This reflects the high volume of rich data obtained from these methods. Large sample sizes in qualitative research can result in data that has less depth and richness (Holloway & Wheeler, 2010). A further point of consideration in choosing sample size is the data saturation point (Haber, 2010; Houser, 2008). This point is identified when new themes cease to emerge as data is accumulated and analysed. Polit and Tatano Beck (2004) state that there are no rules regarding sample size in qualitative research. They view data saturation as the defining indicator and state that it is highly variable and that judgements are made in response to the “…sufficiency and volume of the data…” (p. 308).

Non probability sampling does not allow an equal chance for the participants to be selected (Parahoo 2006). Therefore, the findings cannot be generalised to the target population.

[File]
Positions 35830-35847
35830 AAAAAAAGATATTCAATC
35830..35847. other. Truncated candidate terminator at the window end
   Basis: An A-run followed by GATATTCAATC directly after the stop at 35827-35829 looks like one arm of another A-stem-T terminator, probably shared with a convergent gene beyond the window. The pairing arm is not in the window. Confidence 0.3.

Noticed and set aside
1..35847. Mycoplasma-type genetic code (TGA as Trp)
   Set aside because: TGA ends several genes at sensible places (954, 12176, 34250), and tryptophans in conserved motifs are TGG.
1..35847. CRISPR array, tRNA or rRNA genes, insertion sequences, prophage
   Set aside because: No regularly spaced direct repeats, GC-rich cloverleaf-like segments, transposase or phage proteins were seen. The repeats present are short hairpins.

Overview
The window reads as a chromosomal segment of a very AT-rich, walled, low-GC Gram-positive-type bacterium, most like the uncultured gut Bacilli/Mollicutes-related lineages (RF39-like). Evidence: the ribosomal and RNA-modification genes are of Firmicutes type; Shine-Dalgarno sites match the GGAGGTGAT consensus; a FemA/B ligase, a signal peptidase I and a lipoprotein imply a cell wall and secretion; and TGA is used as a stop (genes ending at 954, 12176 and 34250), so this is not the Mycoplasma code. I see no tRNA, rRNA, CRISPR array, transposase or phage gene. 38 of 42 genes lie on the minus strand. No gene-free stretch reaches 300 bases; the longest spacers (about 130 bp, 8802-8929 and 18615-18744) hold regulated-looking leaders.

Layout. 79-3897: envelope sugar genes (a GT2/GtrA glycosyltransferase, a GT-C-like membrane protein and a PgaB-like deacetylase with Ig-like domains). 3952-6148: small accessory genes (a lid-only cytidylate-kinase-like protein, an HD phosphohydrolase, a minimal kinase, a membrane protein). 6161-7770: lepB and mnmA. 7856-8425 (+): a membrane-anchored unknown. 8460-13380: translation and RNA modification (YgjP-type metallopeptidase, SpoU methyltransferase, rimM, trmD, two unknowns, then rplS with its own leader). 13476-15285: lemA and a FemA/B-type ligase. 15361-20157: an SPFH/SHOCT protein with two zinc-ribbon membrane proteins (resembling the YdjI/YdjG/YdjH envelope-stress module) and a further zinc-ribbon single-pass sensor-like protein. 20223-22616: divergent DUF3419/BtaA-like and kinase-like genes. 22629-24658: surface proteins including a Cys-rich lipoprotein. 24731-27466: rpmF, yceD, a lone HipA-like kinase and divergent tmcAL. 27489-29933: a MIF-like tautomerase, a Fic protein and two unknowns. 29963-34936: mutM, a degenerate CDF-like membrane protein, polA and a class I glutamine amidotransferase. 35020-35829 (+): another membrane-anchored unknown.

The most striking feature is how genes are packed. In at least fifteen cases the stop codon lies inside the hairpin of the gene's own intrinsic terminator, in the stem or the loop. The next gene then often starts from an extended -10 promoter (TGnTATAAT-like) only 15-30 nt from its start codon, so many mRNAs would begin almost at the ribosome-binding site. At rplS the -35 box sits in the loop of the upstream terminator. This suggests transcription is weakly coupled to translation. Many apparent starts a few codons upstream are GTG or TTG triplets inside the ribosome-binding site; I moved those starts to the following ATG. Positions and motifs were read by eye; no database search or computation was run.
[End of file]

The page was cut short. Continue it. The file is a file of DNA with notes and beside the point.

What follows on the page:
Within non probability sampling five different methods exist. Convenience and quota sampling are two of these and are mainly used in quantitative research, whereas, purposive sampling, network sampling, and theoretical sampling are more often used in qualitative research.

In qualitative research sampling is “ the process of choosing suitable units of interest so that the focus of the study is can be adequately researched”(Schneider et al., 2007 , p. 123). A purposive sampling technique was used in this study. Schneider et al. (2007) describe purposive sampling as occurring when the researcher selects people with the required status, experience or knowledge to provide the information to answer the research question.